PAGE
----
If I was an actor in The War Zone, searching for my character’s motivation, I’d feel very under-equipped for the task in hand. Winstone’s promotional spiel for the publicity circuit, first heard by this writer at the IFC and then again when it was repeated almost verbatim the following week on Channel 4’s coverage of the Edinburgh Festival, defends the film, and the bunker scene especially, by arguing, “That’s what these fuckers do.” Fair enough, but that begs the obvious question, as does the entire movie, “Why do they do what they do?” And there’s more: what’s Dad’s job? (the film distributor’s bumf calls the family middle-class, while a review by Emanuel Levy in Variety clearly thinks it is working-class); why have they relocated from London to rural, isolated Devon?; how much does Mum know?; why is 18-year-old Jessie so compliant and conspiratorial with her father?; what is the nature and significance of Jessie’s lesbian relationship with her friend Lucy, and how and when did it come about?; why does she instigate a sexual encounter between Tom and Lucy?; what, if any, is the significance of the car crash at the beginning of the film, when Mum is in labour and being driven to hospital (an incident which has the unfortunate consequence of making one suppose publicity stills of battered and bandaged female faces are as a result of beating rather than the accident)?; and was Dad at his baby girl, or did she just start vaginal haemorrhaging anyway? Too many questions, and not enough answers. All takes place in hugger-mugger, is hinted at, but left undeveloped and unexplored.
But what compounds these criticisms is the air of self-righteous, self-congratulatory loviedom that surrounded the IFC interview. Granted, Roth may have been nervous, an actor without a mask, but he came across as offering himself as the only hope left for a radical British cinema, taking some unsubstantiated and gratuitous pot-shots along the way at actor/directors he has previously worked with (Allen, Tarentino). Although careful to distance himself from any comparison with Gary Oldman’s success with Nil By Mouth (“That’s just criticism, and that’s cheap.”), Oldman and Roth are presenting themselves, or being presented, as the only alternative to the ubiquitous Merchant Ivory heritage movies, or to the cosiness of The Full Monty or Notting Hill. But it should be remembered that these need not necessarily be the only games in town.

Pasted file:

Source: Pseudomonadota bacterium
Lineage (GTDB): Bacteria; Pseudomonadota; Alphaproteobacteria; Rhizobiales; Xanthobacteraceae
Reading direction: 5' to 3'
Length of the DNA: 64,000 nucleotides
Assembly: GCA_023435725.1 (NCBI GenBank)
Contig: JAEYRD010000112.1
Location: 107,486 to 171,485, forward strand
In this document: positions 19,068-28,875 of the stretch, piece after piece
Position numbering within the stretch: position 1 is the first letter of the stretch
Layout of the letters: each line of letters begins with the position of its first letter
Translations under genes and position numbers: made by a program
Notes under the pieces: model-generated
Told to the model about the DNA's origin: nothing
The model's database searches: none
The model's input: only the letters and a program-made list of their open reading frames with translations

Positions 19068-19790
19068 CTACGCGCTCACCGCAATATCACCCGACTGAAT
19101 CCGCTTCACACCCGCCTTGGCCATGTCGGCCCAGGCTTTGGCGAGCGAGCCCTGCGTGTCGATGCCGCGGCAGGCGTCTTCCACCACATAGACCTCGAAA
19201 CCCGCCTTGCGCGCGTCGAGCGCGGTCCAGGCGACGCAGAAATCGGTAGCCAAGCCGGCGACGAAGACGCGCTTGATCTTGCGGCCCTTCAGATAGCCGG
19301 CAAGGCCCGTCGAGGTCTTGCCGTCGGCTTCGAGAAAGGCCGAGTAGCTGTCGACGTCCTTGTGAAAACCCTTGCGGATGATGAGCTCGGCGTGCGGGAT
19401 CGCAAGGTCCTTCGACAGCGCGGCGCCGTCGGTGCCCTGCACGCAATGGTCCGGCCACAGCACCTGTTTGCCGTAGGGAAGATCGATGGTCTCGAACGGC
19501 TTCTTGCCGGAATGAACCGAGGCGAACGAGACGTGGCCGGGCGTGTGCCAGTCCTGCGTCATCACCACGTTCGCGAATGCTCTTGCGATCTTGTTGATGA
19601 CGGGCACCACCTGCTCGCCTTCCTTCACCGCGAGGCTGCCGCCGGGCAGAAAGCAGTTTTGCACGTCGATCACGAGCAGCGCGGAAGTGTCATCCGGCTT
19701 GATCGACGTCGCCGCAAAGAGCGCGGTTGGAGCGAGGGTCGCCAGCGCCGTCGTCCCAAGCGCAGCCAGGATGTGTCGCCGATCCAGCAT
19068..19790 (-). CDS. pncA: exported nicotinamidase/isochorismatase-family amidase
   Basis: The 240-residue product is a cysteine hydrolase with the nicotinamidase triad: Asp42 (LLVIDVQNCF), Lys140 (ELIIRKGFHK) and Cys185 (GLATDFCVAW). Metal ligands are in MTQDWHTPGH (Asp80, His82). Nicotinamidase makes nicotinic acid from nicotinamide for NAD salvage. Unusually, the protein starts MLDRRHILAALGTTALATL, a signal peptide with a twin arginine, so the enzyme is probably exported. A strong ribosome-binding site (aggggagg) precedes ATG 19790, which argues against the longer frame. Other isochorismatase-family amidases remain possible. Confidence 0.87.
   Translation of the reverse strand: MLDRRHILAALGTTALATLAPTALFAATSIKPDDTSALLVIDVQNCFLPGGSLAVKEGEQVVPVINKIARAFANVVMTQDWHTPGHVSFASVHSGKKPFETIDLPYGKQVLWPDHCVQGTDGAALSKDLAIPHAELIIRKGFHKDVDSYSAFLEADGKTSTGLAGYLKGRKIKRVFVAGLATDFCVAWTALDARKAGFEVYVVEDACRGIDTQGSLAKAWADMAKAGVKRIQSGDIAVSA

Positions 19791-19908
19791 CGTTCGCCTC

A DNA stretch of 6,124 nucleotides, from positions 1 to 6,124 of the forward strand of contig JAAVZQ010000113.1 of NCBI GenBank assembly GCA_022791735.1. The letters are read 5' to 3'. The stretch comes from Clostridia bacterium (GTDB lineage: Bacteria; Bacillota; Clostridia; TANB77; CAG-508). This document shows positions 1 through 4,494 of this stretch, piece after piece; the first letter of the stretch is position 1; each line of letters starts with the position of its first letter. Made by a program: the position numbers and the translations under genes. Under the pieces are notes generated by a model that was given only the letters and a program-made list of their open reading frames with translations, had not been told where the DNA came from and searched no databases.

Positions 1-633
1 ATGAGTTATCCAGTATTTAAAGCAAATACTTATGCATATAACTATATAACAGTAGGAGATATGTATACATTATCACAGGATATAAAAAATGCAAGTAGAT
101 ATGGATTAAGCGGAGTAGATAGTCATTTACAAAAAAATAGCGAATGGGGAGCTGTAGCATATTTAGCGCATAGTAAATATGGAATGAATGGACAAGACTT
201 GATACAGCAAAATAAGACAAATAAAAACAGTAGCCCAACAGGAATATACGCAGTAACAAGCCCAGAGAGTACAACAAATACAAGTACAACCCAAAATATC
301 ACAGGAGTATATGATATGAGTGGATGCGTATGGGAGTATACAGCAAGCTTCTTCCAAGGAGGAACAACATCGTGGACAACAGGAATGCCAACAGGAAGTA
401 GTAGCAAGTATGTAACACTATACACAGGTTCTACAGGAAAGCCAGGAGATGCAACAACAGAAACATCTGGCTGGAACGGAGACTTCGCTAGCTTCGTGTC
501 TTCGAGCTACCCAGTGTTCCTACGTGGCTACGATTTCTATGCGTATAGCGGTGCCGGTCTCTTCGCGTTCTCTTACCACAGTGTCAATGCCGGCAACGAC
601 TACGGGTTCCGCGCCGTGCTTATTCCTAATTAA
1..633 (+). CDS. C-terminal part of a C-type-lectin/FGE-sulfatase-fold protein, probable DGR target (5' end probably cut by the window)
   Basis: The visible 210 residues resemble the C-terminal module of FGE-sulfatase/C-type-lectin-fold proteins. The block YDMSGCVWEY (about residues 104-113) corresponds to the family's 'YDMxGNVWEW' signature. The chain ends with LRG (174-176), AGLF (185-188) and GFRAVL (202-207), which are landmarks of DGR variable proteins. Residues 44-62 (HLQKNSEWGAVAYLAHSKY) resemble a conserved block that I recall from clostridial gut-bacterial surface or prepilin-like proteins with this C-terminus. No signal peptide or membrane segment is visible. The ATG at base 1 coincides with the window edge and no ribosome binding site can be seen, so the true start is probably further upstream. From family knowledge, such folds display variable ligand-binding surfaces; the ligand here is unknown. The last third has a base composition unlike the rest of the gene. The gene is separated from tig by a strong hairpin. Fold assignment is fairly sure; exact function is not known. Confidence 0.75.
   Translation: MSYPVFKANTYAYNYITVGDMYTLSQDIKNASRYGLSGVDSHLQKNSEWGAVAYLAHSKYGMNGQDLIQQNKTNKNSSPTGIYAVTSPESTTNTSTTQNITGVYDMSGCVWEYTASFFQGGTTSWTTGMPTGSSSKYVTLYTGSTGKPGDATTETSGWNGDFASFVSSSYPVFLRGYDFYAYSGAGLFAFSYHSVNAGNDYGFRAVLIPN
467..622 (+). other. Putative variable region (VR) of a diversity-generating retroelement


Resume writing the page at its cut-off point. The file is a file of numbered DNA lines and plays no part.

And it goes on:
The bottom line is that The War Zone would have had a lot more difficulty getting made if someone with Roth’s clout had not come on board (Nick Roeg had already passed on it, for unspecified reasons, as had a pre-Trainspotting Danny Boyle), but that still doesn’t mean that he was the best man for such a delicate job. And although he is not the most articulate individual in the world, these public interviews are not going to have any real value unless they probe and prod a little deeper than the average promo tool. As it was, Roth’s behaviour on the night in question was little more than that of a dial-a-quote rebel. We are, in effect, being asked to choose between those with style and those with attitude. But what we really need are articulate rebels.
Roth has made an ‘actorly’ movie, and the cast must have been exhilarated by working on such a challenging but rewarding task. But the end result, despite its subject matter and explicitness, is nevertheless without much substance at its core. Any film concerning itself with incest is going to create controversy, or at least attract attention. While it would be egregiously cynical to question Tim Roth’s bona fides in undertaking the project, something as serious and devastating and, let’s face it, as common as incest deserves a much more in depth examination and dramatisation than these alternative lovies have shown themselves capable of giving it.

First published in Film Ireland









Critical Writings

Travel Writings